8. 8. Sagoo P, Lombardi G, Lechler RI. Relevance of regulatory T cell promotion of donor-specific tolerance in solid organ transplantation. Front Immunol. 2012;3:184.
  9. 9. Shiina T, Hosomichi K, Inoko H, Kulski JK. The HLA genomic loci map: expression, interaction, diversity, and disease. J Hum Genet. 2009;54(1):15–39.
  10. 10. Almoguera B, Shaked A, Keating BJ. Transplantation genetics: current status and prospects. Am J Transplant. 2014;14(4):764–778.
  11. 11. de Rham C, Villard J. Potential and limitation of HLA-based banking of human pluripotent stem cells for cell therapy. J Immunol Res. 2014;2014:518135.
  12. 12. Hess SM, Young EF, Miller KR, et al. Deletion of naive T cells recognizing the minor histocompatibility antigen HY with toxin-coupled peptide-MHC class I tetramers inhibits cognate CTL responses and alters immunodominance. Transpl Immunol. 2013;29(14):138–145.
  13. 13. Kwun J, Malarkannan S, Burlingham WJ, Knechtle SJ. Primary vascularization of the graft determines the immunodominance of murine minor H antigens during organ transplantation. J Immunol. 2011;187(8):3997–4006.
  14. 14. Trulock EP, Christie JD, Edwards LB, et al. Registry of the International Society for Heart and Lung Transplantation: twenty-fourth official adult lung and heart-lung transplantation report-2007. J Heart Lung Transplant. 2007;26(8):782–795.
  15. 15. Opelz G, Dohler B. Association between steroid dosage and death with a functioning graft after kidney transplantation. Am J Transplant. 2013;13(8):2096–2105.
  16. 16. Robson R, Cecka JM, Opelz G, Budde M, Sacks S. Prospective registry-based observational cohort study of the long-term risk of malignancies in renal transplant patients treated with mycophenolate mofetil. Am J Transplant. 2005;5(12):2954–2960.
  17. 17. Wood S, Feng J, Chung J, et al. Transient blockade of delta-like Notch ligands prevents allograft rejection mediated by cellular and humoral mechanisms in a mouse model of heart transplantation. J Immunol. 2015;194(6):2899–2908.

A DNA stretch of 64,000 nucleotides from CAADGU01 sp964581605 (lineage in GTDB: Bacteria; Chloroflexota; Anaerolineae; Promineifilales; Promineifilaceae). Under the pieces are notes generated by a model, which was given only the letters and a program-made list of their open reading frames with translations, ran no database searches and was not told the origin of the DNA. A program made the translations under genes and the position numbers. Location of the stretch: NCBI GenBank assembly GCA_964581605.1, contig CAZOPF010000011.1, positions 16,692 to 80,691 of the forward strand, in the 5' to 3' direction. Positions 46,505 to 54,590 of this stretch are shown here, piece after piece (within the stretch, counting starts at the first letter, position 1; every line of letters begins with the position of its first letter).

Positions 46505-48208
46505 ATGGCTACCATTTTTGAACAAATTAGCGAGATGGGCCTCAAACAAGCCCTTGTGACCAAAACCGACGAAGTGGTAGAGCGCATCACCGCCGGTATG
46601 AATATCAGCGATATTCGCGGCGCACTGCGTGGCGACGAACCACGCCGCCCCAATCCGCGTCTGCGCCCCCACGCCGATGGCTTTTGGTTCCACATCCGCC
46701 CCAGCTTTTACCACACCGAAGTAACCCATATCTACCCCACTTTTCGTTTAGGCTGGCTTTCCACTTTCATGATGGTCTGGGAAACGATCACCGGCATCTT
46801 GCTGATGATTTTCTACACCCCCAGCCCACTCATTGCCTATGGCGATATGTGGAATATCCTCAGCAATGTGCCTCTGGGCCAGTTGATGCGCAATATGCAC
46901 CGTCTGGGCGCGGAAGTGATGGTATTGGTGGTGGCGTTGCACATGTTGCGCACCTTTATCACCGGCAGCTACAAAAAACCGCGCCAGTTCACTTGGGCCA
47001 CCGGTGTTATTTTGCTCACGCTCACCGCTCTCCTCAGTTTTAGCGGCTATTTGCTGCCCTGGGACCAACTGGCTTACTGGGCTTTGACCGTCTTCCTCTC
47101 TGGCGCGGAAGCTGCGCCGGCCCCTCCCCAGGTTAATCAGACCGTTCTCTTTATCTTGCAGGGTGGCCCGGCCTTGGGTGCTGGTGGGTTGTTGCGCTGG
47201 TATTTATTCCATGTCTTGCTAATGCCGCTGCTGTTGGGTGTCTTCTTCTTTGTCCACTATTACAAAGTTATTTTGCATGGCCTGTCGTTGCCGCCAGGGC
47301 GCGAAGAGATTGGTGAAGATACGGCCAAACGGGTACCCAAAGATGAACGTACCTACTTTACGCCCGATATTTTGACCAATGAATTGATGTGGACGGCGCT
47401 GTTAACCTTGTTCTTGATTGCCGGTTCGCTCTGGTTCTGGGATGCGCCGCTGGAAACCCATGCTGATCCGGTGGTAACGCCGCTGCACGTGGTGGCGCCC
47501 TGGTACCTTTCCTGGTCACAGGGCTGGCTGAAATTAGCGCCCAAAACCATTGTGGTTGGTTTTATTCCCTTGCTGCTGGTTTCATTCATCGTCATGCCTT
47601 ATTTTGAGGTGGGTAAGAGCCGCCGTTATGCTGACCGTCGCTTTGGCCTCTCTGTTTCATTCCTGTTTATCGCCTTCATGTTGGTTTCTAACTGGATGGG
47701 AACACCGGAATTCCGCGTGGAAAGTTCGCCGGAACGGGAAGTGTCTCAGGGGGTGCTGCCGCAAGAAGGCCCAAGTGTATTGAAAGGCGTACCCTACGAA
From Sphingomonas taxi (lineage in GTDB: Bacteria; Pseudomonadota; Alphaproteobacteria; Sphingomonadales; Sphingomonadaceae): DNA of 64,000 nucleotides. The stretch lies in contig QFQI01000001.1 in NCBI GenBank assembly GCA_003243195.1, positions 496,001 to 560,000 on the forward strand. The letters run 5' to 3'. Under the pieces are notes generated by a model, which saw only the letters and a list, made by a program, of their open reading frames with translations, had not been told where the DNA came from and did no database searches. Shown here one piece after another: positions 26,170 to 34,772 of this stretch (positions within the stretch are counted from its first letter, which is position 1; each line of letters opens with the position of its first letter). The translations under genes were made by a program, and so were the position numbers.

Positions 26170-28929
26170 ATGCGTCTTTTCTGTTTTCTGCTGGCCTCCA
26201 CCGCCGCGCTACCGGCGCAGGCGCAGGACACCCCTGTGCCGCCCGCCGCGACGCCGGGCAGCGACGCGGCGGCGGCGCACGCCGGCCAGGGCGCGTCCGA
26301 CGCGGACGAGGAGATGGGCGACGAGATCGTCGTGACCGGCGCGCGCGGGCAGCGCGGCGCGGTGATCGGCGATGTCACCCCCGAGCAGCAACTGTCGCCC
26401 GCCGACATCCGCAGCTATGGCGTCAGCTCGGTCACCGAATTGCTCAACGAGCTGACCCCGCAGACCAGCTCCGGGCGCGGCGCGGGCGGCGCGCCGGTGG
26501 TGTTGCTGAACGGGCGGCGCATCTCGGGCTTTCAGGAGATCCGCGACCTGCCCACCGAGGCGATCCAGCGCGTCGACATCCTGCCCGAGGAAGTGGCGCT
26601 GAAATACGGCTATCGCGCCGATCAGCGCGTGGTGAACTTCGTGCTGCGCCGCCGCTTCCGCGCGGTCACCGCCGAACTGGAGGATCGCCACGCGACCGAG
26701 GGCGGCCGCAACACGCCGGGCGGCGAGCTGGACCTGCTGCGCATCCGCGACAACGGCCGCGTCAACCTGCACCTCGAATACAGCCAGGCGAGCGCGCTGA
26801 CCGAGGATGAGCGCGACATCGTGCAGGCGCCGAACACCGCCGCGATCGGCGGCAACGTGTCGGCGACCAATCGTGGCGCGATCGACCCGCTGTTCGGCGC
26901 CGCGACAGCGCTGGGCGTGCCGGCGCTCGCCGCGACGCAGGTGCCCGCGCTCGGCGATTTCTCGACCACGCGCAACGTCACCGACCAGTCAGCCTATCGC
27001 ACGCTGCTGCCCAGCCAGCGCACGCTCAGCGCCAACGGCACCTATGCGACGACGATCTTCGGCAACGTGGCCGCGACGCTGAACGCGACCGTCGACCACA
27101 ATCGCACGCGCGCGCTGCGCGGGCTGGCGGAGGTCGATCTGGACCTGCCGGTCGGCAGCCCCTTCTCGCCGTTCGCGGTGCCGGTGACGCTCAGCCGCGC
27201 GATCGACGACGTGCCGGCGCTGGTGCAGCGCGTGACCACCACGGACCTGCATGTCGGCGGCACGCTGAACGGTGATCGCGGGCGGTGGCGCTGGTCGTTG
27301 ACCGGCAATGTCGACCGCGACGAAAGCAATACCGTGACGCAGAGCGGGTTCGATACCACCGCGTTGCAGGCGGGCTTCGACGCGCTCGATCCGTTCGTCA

18. 18. Wedel J, Bruneau S, Kochupurakkal N, Boneschansker L, Briscoe DM. Chronic allograft rejection: a fresh look. Curr Opin Organ Transplant. 2015;20(1):13–20.
  19. 19. Figueiredo C, Horn PA, Blasczyk R, Seltsam A. Regulating MHC expression for cellular therapeutics. Transfusion. 2007;47(1):18–27.
  20. 20. Moes DJ, Guchelaar HJ, de Fijter JW. Sirolimus and everolimus in kidney transplantation. Drug Discov Today. 2015;20(10):1243-9
  21. 21. Khan S, Khan S, Baboota S, Ali J. Immunosuppressive drug therapy - biopharmaceutical challenges and remedies. Expert Opin Drug Deliv. 2015;12(8):1333–1349.
  22. 22. Figueiredo C, Wedekind D, Muller T, et al. MHC universal cells survive in an allogeneic environment after incompatible transplantation. Biomed Res Int. 2013;2013:796046.
  23. 23. Thon JN, Italiano JE. Platelet formation. Semin Hematol. 2010;47(3):220–226.
  24. 24. Patel-Hett S, Wang H, Begonja AJ, et al. The spectrin-based membrane skeleton stabilizes mouse megakaryocyte membrane systems and is essential for proplatelet and platelet formation. Blood. 2011;118(6):1641–1652.
  25. 25. Stanworth SJ, Navarrete C, Estcourt L, Marsh J. Platelet refractoriness - practical approaches and ongoing dilemmas in patient management. Br J Haematol. 2015;171(3):297-305
  26. 26. Crane AM, Kramer P, Bui JH, et al. Targeted correction and restored function of the CFTR gene in cystic fibrosis induced pluripotent stem cells. Stem Cell Reports. 2015;4(4):569–577.
  27. 27. Tong Z, Solanki A, Hamilos A, et al. Application of biomaterials to advance induced pluripotent stem cell research and therapy. EMBO J. 2015;34(8):987–1008.
  28. 28. Gras C, Schulze K, Goudeva L, Guzman CA, Blasczyk R, Figueiredo C. HLA-universal platelet transfusions prevent platelet refractoriness in a mouse model. Hum Gene Ther. 2013;24(12):1018–1028.
  29. 29. Takahashi K, Yamanaka S. Induction of pluripotent stem cells from mouse embryonic and adult fibroblast cultures by defined factors. Cell. 2006;126(4):663–676.
  30. 30. Zape JP, Zovein AC. Hemogenic endothelium: origins, regulation, and implications for vascular biology. Semin Cell Dev Biol. 2011;22(9):1036–1047.
  31. 31. Lawrence C, Willicombe M, Brookes PA, et al. Preformed complement-activating low-level donor-specific antibody predicts early antibody-mediated rejection in renal allografts. Transplantation. 2013;95(2):341–346.
  32. 32. Stuart PM, Yin X, Plambeck S, Pan F, Ferguson TA. The role of Fas ligand as an effector molecule in corneal graft rejection. Eur J Immunol. 2005;35(9):2591–2597.
  33. 33. Yin XT, Zobell S, Jarosz JG, Stuart PM. Anti-IL-17 therapy restricts and reverses late-term corneal allorejection. J Immunol. 2015;194(8):4029–4038.

Written By

Constanca Figueiredo and Rainer Blasczyk

Submitted: 30 April 2015 Reviewed: 23 October 2015 Published: 06 April 2016